While thoroughly choreographed and finger-in-dimple saccharine, Sarah Palin’s Alaska has terrific moments of rupture. Palin’s sixteen-year-old daughter Willow is a deliciously bitchy presence on the program who repeatedly lifts the curtain on the whole charade. In the episode where the family processes salmon, Willow acknowledges—via angry, sarcastic, teenaged deadpan—that they’ve never actually gutted a catch before. In another, she complains that she wants a truck for her birthday. She complains that her parents never buy her what she wants. These (wonderful, hilarious) moments notwithstanding, Sarah Palin’s Alaska endeavors to cement a set of meanings about what America is. The program’s stance on contemporary politics offers an individualist economic ethos and a nostalgic focus on the nuclear family, as well as a traditional take on gender roles. Sarah Palin’s Alaska circulates Tea Party-worthy notions of how Americans should be, what kinds of government support the Palin’s brand of “good life,” and what sorts of collectivity are best suited to generate strength, wealth, and good feeling. Or, rather, the program values above all else the “strength,” “wealth,” and “good feeling” that might follow from familial attachments in a thoroughly deregulated political context. Never mind that the kinds of family-owned businesses romanticized by the program are nearly unsustainable in consumer capitalism. Never mind that Palin takes a pre-modern stance on birth control—Who cares if you have lots of kids? Put them to work!—that’s as outdated and impractical as the scythe or the cotton gin. Even Scarlett O’Hara knew the cultural and socioeconomic realities of the U.S. were headed in a different direction.
Yet the true heartbreak of Sarah Palin’s Alaska is how effective it is as a narrative, and how warmly and fervently people respond to Americana during times of duress. The Tea Party feels zeitgeisty for a reason. In taking Sarah Palin’s Alaska as a distillation of a Tea Party vision of the United States, there’s a lesson for the Left. As Republican governors attempt to break up unions for the sake of splintering a traditionally Democratic voter base, the Left would do well to imagine a narrative that offers a vision of strength, collectivity, and Americanness that is rooted in worker’s rights. I don’t know what that would look like, exactly, but American history is rife with examples of unions lobbying against corporate interests and acting as checks against government power. Current political debate is too rich with tales of lazy workers and bloated unions. When schoolteachers, sanitation workers, and other public sector employees are offered up as the scapegoats of capitalist excess—and, en masse, Americans seem to buy it—I can’t help but think that the Left is failing to participate in political debate in a way that energizes people, much less foments change. As the corporatization of government and the privatization of public life in the United States continue at breakneck speed, it seems that the ideas propagated by the Left aren’t meeting the needs, or stirring the passions, of all that many American people.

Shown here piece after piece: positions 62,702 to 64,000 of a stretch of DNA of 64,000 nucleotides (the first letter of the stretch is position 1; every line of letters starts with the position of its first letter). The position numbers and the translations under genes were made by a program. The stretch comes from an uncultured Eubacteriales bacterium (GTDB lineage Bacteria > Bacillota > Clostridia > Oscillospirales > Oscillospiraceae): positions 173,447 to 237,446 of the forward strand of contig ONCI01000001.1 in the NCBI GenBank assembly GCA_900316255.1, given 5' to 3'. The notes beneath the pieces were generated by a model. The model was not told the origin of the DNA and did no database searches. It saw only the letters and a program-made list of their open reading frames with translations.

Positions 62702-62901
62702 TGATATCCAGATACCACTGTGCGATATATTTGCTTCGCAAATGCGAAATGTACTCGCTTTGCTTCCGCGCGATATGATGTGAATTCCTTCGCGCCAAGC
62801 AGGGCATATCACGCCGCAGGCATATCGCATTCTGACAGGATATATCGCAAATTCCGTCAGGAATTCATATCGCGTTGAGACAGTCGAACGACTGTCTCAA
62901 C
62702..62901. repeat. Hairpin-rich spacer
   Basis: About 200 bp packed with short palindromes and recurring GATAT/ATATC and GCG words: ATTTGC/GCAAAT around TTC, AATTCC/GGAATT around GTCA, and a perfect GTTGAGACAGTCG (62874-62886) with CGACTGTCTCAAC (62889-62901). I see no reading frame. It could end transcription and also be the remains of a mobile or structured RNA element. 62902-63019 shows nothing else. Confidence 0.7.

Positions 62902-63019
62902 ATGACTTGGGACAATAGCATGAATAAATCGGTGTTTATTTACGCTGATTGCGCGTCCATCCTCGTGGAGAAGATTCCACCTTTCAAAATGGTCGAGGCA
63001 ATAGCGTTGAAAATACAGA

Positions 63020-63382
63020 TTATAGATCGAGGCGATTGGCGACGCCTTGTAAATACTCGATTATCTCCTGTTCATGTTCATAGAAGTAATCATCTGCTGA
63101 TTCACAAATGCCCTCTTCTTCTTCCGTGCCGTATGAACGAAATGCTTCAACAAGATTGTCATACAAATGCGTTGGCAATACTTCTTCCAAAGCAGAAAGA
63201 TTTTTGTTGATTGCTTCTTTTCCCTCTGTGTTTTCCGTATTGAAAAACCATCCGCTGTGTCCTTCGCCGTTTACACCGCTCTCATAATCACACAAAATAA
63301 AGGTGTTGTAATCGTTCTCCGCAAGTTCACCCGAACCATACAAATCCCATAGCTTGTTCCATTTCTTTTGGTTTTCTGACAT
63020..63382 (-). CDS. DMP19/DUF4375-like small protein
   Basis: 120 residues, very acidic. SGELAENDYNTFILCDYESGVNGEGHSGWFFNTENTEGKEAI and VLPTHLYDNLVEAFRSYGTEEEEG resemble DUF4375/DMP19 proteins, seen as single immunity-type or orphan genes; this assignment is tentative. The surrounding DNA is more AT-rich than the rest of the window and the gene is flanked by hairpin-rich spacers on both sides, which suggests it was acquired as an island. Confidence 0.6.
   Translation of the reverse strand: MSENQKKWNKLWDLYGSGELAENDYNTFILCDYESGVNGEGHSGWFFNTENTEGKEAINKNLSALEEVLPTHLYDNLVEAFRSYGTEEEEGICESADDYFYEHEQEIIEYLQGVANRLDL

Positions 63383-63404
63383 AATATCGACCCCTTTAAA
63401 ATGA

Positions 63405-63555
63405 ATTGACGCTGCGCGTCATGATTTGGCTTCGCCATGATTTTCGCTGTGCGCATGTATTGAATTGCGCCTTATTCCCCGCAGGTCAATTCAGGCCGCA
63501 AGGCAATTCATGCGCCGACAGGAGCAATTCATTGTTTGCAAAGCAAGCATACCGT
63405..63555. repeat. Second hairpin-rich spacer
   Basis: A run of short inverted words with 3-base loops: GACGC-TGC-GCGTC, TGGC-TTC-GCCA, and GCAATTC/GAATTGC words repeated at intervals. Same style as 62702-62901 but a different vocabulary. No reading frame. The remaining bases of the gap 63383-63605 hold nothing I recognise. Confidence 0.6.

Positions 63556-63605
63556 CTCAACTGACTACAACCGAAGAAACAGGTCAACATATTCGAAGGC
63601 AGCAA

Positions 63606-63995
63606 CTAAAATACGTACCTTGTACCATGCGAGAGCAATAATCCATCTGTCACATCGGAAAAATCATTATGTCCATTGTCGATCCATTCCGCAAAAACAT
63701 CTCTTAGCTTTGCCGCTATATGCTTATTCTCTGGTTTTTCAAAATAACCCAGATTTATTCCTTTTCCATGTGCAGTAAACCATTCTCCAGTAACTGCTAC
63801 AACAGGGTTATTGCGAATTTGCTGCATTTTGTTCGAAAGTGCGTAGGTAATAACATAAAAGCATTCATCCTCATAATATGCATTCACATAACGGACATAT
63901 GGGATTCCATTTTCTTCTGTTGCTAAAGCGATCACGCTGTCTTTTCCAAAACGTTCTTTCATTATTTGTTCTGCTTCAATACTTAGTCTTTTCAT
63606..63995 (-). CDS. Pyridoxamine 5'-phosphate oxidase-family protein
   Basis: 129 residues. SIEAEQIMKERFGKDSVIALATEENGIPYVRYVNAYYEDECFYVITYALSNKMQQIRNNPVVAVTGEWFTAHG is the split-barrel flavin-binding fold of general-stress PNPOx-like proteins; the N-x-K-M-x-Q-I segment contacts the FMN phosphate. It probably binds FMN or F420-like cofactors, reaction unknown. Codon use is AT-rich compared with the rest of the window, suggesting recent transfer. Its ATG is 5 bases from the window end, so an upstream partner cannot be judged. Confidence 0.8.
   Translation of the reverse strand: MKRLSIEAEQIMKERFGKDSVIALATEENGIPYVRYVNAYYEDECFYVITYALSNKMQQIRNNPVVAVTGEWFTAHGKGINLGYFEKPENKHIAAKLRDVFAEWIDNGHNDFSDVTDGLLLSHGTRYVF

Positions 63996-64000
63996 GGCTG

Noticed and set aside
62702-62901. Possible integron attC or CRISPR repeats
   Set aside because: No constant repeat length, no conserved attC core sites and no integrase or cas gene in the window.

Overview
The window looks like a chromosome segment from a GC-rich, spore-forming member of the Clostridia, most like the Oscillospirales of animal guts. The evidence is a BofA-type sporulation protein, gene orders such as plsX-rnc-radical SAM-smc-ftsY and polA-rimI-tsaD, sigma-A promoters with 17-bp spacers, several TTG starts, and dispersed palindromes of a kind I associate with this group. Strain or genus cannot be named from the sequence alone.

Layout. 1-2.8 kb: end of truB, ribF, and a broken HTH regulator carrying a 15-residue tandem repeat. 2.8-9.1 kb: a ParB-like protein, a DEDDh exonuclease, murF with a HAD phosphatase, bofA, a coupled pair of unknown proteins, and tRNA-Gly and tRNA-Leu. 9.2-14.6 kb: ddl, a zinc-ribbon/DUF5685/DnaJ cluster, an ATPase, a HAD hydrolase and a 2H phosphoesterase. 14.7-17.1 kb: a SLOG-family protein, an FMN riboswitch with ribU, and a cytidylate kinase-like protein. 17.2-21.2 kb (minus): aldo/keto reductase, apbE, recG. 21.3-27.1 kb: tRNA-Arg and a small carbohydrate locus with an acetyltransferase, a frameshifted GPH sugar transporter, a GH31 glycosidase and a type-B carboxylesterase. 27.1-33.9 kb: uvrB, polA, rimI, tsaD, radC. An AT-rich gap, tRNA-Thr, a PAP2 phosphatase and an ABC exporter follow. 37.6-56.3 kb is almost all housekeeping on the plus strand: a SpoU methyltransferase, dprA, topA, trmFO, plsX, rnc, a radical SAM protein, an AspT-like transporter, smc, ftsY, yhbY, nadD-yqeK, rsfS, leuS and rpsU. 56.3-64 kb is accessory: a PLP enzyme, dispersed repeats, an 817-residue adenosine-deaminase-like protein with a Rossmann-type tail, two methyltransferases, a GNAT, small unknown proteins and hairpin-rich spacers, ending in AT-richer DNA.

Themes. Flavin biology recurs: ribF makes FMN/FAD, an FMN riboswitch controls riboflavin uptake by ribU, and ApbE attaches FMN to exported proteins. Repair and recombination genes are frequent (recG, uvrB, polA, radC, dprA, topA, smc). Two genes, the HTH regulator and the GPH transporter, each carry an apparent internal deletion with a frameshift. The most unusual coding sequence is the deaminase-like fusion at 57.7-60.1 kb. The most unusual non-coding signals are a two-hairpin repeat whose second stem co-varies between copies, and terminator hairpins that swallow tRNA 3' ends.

How is it that ten years after the events that transpired at the World Trade Center and the Pentagon, it’s so rarely pointed out that public sector workers were called in to save lives and many ended up giving their own? How is it that Scarlett O’Hara, Sarah Palin, and “going it alone” are quintessentially American but unions and collective bargaining are the antithesis of freedom and democracy? Insofar as narratives offer a way to think about economic struggle and political collectivity, I hold out hope that there emerges a story in which shifting, fluid collectives of workers are painted as a necessary, vital force in American politics. Give me Sally Field in Norma Rae (1979)—a tough chick with a hand-written “Union!” placard. Give me Norma Rae screaming and clawing as management has her dragged off the factory floor. Calls for individualism can easily be co-opted and subverted into a shortsighted, fetishized, overly Scarlett-O’Hara-like romance with the spoils of capitalism. Sarah Palin’s vision of capitalism is even more untenable. But making her the boogeyman—now a favorite pastime among good Lefties—fails to account for, much less learn from the persuasive yarns she can spin.
1. Scarlett O’Hara’s Cunning Self-Interest.
2. Sarah Palin’s Conservative Americana.
3. Willow’s Moments of Rupture.
4. “Americanness” Rooted in Worker’s Rights.
5. I’m Staying Right Where I Am! (screen grab by author)